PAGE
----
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Festival Umami: Marco Canora’s Lasagna Verde & Sausage and White Bean “Salad”

28 Mar

Everyone fails to do something that may at first glance seem minor, but in practice, proves to handicap them in a rather alarming manner. Casual observers can’t help but notice the dazzling spectacle of omission. The vibrating white space, the shimmering hole in their life.

My wash n’ wear bush of befrizzed, ragged red hair is the most visible mascot of my strict stance of non-embellishment and unfussy-ness, but quieter signs are everywhere. (Hello, half-tucked shirts, unshined shoes, mascara-less eyelashes, handbag that’s needed a replacement for 3.5 years!)

Most of the time, I get away with my carefully cultivated carelessness. But every area of my life occasionally feels the sting of my slap and dash modus operandi. Without a scrupulously annotated calendar, birthdays can be overlooked, appointments occasionally neglected and deadlines elided.

And mis en place? Too often, I fuhgedaboudet, only to find myself diving for the spice cabinet for a dash of nutmeg, while hysterically screeching and demanding that Stephen drop everything to rummage through my disorganized kitchen tool drawer for a whisk, like, pronto.

Aside from the obvious, ubiquitous fallout the Faustian Bargain I struck with Father Time has wrought, I find that sometimes my need for speed even impedes even the simplest recipe — if I only took that extra step, or spent those extra 20 minutes carefully, meticulously, anal-y fussing, my food would taste pretty darn good, instead of just pretty good.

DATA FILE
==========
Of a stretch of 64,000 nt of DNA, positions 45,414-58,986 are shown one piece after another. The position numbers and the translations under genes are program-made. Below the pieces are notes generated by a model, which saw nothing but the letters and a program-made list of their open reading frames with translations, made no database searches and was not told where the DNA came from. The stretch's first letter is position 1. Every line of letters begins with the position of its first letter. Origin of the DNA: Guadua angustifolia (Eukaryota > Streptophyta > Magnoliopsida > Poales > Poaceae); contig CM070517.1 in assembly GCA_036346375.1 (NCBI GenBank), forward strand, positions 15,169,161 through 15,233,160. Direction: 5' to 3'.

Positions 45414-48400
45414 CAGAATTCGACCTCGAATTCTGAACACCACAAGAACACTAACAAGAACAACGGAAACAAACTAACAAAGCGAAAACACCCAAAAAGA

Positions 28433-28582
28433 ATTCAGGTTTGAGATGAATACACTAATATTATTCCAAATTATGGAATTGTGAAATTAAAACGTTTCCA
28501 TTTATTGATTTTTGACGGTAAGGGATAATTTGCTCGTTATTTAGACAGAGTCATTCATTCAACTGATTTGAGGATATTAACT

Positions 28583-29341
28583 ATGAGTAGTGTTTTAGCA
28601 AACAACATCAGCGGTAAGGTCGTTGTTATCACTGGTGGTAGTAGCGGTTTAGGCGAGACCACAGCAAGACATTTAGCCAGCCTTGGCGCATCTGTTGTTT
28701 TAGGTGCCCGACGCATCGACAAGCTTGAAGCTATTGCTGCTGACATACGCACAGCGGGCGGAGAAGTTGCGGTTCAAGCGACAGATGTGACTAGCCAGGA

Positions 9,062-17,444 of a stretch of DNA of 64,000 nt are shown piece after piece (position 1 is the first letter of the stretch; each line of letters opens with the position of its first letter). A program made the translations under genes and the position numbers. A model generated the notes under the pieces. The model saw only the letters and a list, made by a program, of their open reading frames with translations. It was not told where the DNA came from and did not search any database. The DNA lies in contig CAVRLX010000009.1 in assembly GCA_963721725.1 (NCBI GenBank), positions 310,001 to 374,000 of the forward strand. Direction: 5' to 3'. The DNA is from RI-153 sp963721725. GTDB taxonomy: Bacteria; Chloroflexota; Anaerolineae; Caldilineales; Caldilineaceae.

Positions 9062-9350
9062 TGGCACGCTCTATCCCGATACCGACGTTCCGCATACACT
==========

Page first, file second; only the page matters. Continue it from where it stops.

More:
So, I have decided to attempt to embrace my (very) inner accountant, and take all of the time I need to really cook a dish beautifully. To maintain my sanity, I am simultaneously embracing my (much less inner) carni — because cooking should be raucous and fun and if I have to stand over pots and pans with measuring spoons and an egg timer, I may as well also have some taste bud trickery up my sleeve to entertain myself with too.

The trickery, in a word: umami.

Umami was “discovered” in the mid-1800’s, separately by Kikunae Ikeda and Karl Ritthausenm, who identified glutamic acid, the amino acid responsible for the savory, multi-dimensional, mouth-watering sensation and “fifth taste” all the foodie hipsters and indie chefs have been touting with such uncharacteristically unironic, veritably histrionic levels of enthusiasm of late. 

David Chang, everyone’s favorite Harvard-lecturer/crazy NYC chef employs umami the way Lady Gaga employs crystal-studded platform pumps — without ’em, their products would still be good, they just wouldn’t assault you with the ol’ razzle dazzle, the ol’ flim flam flummox, you wouldn’t stagger away with sequins in your eyes, sated by their sorcery.

Chang’s go-to umami receptacle is dried shiitake mushrooms, a magical, cheftastic ingredient that automatically imbues everything it is scattered upon with an upgrade of deliciousness. It will never avert catastrophe, and I wouldn’t just throw it in a chocolate chip cookie recipe, but a deft touch here and there — with some added fussing — has helped me karate kick my cooking up a notch.

Below, check out umami-infused recipes for Marco Canora’s Lasagna Verde and Sausage and White Bean “Salad”, with pictures.